Devolver Tumble Time is the exact kind of low-quality, greed-driven game Devolver used to make fun of.
Devolver gets away with criticizing the game industry because it has the games to back it up. It’s in a position to mock the greedy, anti-consumer antics of other publishers because it stays out of the muck. There’s an implicit statement Devolver makes every time it lampoons the industry in one of its showcases: other publishers are driving the industry towards total ruin with microtransaction-filled games and soulless cash-grabs, but we still make good ol’ fashioned video games. It’s true. From Hotline Miami to Cult of the Lamb, Devolver has an impeccable track record for making hit indie games and avoiding the temptation to bilk its fans – until now.
Related: The Devolver Digital Showcase Got Me More Excited For Games Than 2 Hours Of Summer Game Fest
The newest game from the industry’s most self-aware publisher is Devolver Tumble Time, a generic mobile matching game that wouldn’t even be worth mentioning if not for Devolver’s carefully cultivated image. Tumble Time brings together dozens of characters from almost all of Devolver’s most popular games and transforms them into cutesy icons that you can mindlessly tap away while you watch MILF Manor. So many characters from fantastic games such as The Messenger, Minit, Observation, Crossing Souls, and Downwell, reduced to meaningless symbols for exactly the kind of game Devolver routinely makes fun of. For most other companies this would be a quintessential example of ‘making your IP work for you’, but for Devolver it’s a nightmarish display of a publisher abandoning its values.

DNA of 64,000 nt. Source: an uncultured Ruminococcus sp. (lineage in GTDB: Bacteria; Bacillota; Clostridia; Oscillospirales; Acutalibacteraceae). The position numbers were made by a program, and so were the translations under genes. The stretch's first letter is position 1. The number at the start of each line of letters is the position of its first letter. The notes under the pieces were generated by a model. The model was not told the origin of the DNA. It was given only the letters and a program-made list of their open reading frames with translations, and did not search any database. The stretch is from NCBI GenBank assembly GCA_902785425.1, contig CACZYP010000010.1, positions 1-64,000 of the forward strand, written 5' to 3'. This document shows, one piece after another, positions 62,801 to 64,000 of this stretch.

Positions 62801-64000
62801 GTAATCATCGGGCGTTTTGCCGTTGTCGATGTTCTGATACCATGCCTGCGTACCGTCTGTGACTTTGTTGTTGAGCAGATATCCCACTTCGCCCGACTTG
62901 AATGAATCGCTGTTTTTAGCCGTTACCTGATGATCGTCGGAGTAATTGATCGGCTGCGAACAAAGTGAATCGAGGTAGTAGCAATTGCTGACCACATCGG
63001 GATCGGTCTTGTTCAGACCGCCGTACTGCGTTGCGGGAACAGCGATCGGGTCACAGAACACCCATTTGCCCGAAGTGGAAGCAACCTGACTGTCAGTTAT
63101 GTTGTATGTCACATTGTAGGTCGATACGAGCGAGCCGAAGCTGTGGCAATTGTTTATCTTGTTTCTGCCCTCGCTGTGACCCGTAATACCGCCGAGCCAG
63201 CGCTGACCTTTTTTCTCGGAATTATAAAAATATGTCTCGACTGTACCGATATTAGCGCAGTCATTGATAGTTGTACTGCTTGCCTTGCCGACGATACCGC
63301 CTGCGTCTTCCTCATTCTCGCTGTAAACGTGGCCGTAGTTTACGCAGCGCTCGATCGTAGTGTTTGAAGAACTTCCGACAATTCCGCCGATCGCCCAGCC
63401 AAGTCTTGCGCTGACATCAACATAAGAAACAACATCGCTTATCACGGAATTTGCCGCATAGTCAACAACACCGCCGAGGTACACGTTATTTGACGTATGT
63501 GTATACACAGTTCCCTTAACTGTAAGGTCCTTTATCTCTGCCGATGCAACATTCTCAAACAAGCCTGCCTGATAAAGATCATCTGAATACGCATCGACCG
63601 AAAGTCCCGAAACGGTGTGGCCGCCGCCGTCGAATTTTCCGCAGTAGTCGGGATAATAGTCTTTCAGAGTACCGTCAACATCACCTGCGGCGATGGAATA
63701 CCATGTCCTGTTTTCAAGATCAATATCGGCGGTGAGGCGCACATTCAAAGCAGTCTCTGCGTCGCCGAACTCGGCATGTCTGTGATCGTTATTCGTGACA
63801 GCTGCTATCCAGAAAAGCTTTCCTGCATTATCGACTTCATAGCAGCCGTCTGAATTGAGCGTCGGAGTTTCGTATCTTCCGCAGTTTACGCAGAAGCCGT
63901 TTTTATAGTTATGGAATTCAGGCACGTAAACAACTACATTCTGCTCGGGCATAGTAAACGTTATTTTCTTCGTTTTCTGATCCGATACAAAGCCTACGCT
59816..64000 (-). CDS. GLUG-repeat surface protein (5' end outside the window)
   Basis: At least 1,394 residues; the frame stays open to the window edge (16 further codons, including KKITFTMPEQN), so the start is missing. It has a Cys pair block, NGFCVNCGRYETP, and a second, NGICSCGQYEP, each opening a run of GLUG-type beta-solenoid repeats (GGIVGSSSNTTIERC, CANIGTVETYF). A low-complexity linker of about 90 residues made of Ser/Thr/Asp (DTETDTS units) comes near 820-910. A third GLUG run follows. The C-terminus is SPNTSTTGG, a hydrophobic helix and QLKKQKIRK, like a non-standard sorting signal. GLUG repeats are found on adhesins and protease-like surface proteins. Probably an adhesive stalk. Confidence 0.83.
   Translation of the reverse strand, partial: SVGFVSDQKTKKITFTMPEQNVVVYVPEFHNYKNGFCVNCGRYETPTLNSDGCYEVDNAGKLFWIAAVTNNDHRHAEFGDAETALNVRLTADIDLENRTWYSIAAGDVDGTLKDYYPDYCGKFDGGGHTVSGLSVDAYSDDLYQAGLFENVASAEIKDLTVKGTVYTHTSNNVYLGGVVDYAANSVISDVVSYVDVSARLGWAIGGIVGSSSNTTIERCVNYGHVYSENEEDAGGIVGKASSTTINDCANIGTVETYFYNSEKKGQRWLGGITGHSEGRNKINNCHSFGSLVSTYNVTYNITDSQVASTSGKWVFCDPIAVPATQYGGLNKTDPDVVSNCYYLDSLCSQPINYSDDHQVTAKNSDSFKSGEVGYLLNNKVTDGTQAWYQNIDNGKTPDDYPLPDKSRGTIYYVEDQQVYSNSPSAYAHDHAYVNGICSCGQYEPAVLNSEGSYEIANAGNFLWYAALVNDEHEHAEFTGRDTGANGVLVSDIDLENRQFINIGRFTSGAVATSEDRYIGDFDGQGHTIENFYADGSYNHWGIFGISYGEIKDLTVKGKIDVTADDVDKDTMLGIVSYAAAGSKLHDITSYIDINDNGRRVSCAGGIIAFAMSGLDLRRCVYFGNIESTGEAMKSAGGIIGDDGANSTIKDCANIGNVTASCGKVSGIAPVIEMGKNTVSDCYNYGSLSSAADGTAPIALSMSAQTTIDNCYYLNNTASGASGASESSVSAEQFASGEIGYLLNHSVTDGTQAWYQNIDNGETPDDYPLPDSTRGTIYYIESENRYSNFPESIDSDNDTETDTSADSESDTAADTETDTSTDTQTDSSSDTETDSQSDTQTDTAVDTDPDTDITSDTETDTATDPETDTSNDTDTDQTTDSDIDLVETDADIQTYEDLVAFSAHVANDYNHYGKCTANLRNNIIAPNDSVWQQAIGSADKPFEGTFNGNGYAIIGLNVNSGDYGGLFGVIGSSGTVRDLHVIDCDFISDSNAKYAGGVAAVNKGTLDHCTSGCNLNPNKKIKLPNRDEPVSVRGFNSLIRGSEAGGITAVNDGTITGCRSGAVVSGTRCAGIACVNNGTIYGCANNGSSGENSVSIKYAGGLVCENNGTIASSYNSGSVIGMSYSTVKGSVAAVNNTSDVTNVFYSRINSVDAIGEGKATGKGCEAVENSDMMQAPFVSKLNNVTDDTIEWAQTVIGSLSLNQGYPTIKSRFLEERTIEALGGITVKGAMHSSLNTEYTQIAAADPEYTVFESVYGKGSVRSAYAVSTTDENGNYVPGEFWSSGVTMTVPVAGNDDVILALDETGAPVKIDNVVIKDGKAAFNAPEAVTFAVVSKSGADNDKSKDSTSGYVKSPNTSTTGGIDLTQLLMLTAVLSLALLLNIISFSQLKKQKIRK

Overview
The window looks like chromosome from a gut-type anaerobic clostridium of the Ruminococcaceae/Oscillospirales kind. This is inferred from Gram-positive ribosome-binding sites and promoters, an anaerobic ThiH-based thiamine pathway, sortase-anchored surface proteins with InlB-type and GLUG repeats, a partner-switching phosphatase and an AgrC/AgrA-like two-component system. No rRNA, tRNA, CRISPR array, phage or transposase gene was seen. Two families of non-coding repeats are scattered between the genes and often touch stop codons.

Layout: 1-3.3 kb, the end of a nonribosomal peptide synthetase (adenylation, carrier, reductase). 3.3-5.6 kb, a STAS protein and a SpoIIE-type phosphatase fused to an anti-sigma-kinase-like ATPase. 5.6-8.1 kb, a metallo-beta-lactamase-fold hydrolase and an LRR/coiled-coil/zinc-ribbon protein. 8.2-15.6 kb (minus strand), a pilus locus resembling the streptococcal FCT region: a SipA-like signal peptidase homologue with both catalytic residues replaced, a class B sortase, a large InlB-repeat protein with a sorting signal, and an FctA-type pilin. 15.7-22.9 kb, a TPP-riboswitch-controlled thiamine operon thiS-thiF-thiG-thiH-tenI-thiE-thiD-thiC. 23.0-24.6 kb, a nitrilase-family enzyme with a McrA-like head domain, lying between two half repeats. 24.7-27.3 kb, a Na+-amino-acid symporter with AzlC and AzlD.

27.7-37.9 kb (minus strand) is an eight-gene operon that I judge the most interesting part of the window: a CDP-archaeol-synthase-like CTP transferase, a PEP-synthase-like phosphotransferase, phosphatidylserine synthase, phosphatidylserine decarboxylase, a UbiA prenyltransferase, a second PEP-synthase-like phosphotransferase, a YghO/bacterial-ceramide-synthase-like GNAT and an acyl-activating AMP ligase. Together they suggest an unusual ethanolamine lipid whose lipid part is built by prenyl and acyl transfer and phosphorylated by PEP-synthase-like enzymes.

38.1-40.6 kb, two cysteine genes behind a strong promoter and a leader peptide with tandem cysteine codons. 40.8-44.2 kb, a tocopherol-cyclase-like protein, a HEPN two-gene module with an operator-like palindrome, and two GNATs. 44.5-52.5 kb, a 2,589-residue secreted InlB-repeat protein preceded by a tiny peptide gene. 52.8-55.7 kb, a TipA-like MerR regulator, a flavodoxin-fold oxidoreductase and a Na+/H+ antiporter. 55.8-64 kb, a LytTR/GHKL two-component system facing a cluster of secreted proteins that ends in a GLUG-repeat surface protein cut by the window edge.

At first I assumed there was more to Tumble Time than what it appears to be. I thought if I played for a while I’d eventually stumble upon a dark storyline that deconstructs these kinds of free-to-play mobile games, or some kind of Frog Fractions game within a game. I bought some Gems – one of Tumble Time’s six premium currencies – and expected a fake-out that would instead mock me for trying to spend money. Unfortunately none of that happened, and Tumble Time is nothing more than the worst example of what mobile has to offer.
It has everything you hate about mobile games. You can only play so many rounds until you run out of energy and have to wait to play more (or spend money), it has loot boxes for earning new, more powerful characters (which cost money), and it has a mess of overlapping currencies without any apparent use or determinable value. Don’t forget to keep coming back for those daily and weekly log-in bonuses, and when you run out of lives, there’s a nice big link on the main menu to Devolver’s merch shop.
It’s fitting that the Disneyfication of Devolver Digital would start with a rip-off of a Disney game. Tumble Time is just Disney Tsum Tsum with Devolver characters. There’s nothing original or creative about Devolver’s take on Tsum Tsum, but why should that stop it from making some money, right?
It’s pretty dire to think that this is just the end game for anyone that makes things cool. Devolver spent years publishing great games, building goodwill, and fostering a loyal fanbase, only to throw all of it away for the least creative mobile game imaginable. Was that always a goal? Is the whole point of building up a good reputation just so you can sell out eventually? Tumble Time certainly isn’t the most egregious thing a game publisher has ever done, but it’s painful to see Devolver heel turn like this. This is the company that said you don’t need to wring every single dollar possible out of your IP, and now it’s doing exactly that. Maybe it was naive to think that a big publisher like Devolver could actually have values, and capitalism is just going to do what capitalism does no matter what, but I also don’t think we can let Devolver pretend to be the cool kid sticking it to the man anymore.
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